Barack Obama has never helped anyone but himself. Barack Obama has never been engaged in the great struggles. In fact, Barack Obama disdains the stuggles Democrats have fought, relegating those proud, fierce struggles to the past.
Barack Obama does not understand how fiercly and relentlessly we will fight for the voting rights of Florida and Michigan voters, because he has never fought a battle.
Yesterday, Hillary picked up the proud and bloodied flag of civil rights and waved it for all to see.
We will fight for Florida and Michigan all the way to the convention and beyond. We still have not forgotten about 2000. Democrats know that in 2000 when the intent of Florida voters was not respected every Democrat in every state was diminished. Every Democrat, not just in Florida, suffered from the stolen election which took place in Florida.
On May 31, 2008, the Democratic? National Committee’s Rules Committee will meet to fix the election for Barack Obama. The audacious hope is to nominate Barack Obama at the Democratic? National Convention on or around Women’s Equality Day – August 26.
Rules Committee member and Obama shill, Donna Brazile, and the Chicago thugs must not be allowed to steal this election in a backroom deal. The voters and how they actually voted must be respected. The intent of Florida and Michigan voters must not be “reinterpreted” by Democratic? Party officials in “hanging chad” proceedings.
The Rules Committee meeting must be broadcast on-line and televised as well. Let all Americans see how the Democratic? National Committee is using rules to discriminate. No backroom deals. The previous Rules Committee meeting which changed its own rules in order to disenfranchise Michigan and Florida 100% (two states Obama could not win) was not seen by most Americans.
Let the Rules Committee feel the heat generated of national attention.
Major figures from the Hillary Clinton campaign should consider attending the May 31 meeting. Hillary will be campaigning in Puerto Rico. Perhaps Bill Clinton or Chelsea can attend the Rules Committee. Governor Ed Rendell should attend the meeting. Congresswoman Stephanie Tubbs-Jones should attend the meeting.
Let’s force the Rules Committee and Obama/Dean/Brazile/Pelosi discriminate against Florida and Michigan in public. Let’s then appeal any and all discriminatory rulings in Denver before the Credentials Committee of the Democratic? National Convention. Force the Democratic? National Committee, in late August, a few months before the general election, to discriminate against Florida and Michigan for all the world to see.
The Puerto Rico primary will be held on June 1, the day after the Rules Committee decision. Let Hillary, in her Puerto Rico victory speech announce that the Civil Rights battle for the voting rights of Florida and Michigan citizens will take us all the way to Denver.
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Kevin Spacey, who stars in the movie Recount, about the 2000 battle for voting rights in Florida (Bush v. Gore) stated yesterday I do not see how you can pretend two million people did not vote.
The movie Recount (The Future Of The Nation Was Hanging By A Chad) will premiere on HBO on Sunday, May 25, 2008 at 9:00 p.m. – six days before the Rules Committee meets.
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The Rules and Bylaws Committee of the Democratic? National Committee will meet on May 31, 2008 at the Marriott Wardman Park Hotel. The meeting is open to the public. The Committee is insisting those who want to attend pre-register.
Let’s all register and attend the Rules Committee meeting on May 31, 2008. But beware: Don’t let them tell you there is not enough space. Show up no matter what. It’s time once again to fight for Civil Rights – inside and outside.
The arguments, pro and con voting rights for Florida and Michigan will take place in the morning session. The Committee will “deliberate” after they lunch – presumably on vittles not the voting rights of the citizens of Florida and Michigan.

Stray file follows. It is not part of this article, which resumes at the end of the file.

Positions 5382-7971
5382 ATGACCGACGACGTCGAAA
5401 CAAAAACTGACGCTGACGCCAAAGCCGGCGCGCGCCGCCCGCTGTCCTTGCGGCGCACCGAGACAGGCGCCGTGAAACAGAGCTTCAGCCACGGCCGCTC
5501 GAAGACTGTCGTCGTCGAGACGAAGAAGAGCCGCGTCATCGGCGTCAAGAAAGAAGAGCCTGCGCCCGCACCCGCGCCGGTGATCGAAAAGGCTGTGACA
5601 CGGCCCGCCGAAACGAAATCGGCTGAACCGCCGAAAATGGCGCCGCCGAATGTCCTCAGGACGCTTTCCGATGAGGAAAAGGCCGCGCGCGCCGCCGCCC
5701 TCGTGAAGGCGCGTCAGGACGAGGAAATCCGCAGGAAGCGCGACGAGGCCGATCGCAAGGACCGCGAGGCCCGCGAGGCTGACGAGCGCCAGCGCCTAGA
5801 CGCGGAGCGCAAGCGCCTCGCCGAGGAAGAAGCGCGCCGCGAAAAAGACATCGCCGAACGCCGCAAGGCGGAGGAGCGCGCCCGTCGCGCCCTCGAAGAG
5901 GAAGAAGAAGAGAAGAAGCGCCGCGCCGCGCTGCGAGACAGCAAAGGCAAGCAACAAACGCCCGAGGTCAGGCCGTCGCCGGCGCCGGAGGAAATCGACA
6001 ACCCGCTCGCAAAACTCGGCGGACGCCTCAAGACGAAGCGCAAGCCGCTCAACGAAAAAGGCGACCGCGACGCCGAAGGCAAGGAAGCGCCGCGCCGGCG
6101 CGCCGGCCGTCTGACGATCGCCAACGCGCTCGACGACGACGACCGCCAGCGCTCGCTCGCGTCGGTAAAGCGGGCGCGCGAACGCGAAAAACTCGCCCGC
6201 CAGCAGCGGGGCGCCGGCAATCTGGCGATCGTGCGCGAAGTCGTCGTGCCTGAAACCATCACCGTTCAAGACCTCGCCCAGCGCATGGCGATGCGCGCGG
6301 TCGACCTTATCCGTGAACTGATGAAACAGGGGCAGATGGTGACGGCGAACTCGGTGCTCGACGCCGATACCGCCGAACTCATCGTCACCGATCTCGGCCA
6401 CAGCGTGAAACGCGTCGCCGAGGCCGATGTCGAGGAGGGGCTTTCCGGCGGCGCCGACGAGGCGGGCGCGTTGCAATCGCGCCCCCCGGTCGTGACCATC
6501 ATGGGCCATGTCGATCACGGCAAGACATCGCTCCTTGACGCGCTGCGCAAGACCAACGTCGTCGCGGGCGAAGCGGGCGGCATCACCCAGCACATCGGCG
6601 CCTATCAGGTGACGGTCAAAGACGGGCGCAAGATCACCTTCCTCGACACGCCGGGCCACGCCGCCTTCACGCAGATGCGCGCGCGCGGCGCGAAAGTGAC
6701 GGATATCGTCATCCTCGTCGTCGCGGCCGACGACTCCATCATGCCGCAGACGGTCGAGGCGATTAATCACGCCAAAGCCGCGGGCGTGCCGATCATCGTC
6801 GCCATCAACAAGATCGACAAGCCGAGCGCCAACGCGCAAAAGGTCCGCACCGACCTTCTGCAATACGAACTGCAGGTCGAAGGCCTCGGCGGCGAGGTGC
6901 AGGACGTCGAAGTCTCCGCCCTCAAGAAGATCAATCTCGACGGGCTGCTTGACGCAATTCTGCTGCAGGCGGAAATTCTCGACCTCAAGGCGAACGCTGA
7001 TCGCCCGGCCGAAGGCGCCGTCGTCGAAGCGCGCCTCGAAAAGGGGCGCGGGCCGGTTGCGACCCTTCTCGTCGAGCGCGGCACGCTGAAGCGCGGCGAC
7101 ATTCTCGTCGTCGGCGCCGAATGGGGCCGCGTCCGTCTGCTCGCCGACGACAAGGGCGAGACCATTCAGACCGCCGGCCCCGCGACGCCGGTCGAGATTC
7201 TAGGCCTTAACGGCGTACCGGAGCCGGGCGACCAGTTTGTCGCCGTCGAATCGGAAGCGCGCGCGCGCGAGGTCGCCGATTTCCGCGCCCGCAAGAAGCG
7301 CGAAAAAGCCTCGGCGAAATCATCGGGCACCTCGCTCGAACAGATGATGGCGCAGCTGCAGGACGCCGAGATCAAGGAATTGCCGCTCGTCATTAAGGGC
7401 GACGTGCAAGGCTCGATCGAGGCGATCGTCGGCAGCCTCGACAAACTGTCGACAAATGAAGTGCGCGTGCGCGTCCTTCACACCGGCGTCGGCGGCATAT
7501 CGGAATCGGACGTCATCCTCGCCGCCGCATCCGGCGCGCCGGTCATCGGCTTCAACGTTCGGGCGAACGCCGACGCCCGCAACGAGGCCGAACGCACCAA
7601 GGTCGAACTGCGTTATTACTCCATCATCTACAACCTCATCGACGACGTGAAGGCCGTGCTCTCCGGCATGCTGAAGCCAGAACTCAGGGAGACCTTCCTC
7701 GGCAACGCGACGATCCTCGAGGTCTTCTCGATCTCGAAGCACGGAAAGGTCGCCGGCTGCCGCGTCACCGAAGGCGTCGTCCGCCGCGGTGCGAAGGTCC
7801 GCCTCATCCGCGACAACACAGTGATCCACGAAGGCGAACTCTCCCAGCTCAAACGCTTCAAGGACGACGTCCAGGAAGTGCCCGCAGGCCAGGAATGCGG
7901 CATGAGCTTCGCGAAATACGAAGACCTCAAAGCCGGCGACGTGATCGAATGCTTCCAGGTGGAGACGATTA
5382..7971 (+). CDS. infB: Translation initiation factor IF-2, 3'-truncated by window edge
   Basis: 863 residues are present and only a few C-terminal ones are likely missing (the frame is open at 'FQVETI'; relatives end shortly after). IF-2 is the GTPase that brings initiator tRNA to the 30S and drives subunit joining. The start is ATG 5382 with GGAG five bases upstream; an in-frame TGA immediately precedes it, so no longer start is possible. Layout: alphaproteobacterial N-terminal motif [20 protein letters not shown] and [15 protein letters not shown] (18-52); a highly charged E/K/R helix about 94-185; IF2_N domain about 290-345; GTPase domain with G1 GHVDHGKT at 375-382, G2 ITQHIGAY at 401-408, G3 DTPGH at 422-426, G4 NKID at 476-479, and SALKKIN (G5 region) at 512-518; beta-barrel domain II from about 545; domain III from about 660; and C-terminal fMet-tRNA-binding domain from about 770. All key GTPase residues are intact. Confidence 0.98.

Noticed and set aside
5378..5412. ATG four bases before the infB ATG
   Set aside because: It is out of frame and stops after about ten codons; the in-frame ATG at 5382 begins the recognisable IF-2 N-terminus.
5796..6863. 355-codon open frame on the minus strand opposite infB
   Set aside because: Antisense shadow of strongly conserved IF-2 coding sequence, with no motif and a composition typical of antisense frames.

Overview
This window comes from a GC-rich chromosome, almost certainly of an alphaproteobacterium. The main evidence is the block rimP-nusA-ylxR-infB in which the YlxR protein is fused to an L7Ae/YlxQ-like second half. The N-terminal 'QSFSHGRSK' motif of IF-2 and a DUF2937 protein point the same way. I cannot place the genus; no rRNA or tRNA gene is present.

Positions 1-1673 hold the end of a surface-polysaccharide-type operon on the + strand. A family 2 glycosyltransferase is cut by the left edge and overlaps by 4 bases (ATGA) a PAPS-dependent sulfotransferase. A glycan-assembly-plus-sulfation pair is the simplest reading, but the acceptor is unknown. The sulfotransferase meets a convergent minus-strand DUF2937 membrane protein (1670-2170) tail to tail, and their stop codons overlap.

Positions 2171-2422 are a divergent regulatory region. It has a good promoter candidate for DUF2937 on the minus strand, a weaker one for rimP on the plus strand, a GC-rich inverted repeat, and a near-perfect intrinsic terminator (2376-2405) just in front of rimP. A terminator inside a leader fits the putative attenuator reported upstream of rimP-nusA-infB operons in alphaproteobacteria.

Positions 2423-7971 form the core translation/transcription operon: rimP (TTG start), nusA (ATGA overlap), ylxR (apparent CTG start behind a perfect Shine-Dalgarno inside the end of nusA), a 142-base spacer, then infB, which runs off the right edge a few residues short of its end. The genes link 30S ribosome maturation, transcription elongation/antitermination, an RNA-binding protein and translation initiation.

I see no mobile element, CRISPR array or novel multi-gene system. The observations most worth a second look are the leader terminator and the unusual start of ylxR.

REGISTRATION starts on-line at 10:00 a.m. next Tuesday, May 27, 2008. You may also call 202-479-5137 to register.
The Committee forbids “banners, posters, signs, handouts, and noisemakers of any kind” for those attending the meeting. For those who wish to protest outside presumably free speech will still be the law of the land.
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Hillary Clinton is prepared to go all the way to Denver to fight for the civil rights of Florida and Michigan voters. Hillary understand that often rules are made to discriminate.
In an interview with The Associated Press, Clinton said she is willing to take her fight to seat Florida and Michigan delegates to the convention if the two states want to go that far.
Asked whether she would support the states if they appeal an unfavorable rules committee decision to the convention floor, the former first lady replied:
“Yes I will. I will, because I feel very strongly about this.”
“I will consult with Floridians and the voters in Michigan because it’s really their voices that are being ignored and their votes that are being discounted, and I’ll support whatever the elected officials and the voters in those two states want to do.” [snip]
Asked if she now envisioned the race extending beyond June 3, Clinton replied: “It could, I hope it doesn’t. I hope it’s resolved to everyone’s satisfaction by that date, because that’s what people are expecting, but we’ll have to see what happens.” [snip]
Floridians “learned the hard way what happens when your votes aren’t counted and the candidate with fewer votes is declared the winner,” she told supporters. “The lesson of 2000 here in Florida is crystal clear: If any votes aren’t counted, the will of the people isn’t realized and our democracy is diminished.”
“The people who voted did nothing wrong and it would be wrong to punish you,” she added.
Read Hillary’s truly excellent speech in full. We have most of the speech below:
Now, this year’s presidential election is like none other in history. And we have had more people engaging and volunteering, casting their ballots, than ever before. Everywhere I go, people tell me, “I’ve never given money to a campaign in my life; this year is different. I’ve never followed an election before; this time I can’t stop watching.” And there’s a reason for that. With our economy in crisis, and with two wars and our children’s future in the balance, more people than ever before are taking politics seriously.
I happen to welcome that because this is a democracy, and we’ve all got to participate. In fact, we want more democracy, not less democracy. We want more people taking a part in the selection of their president.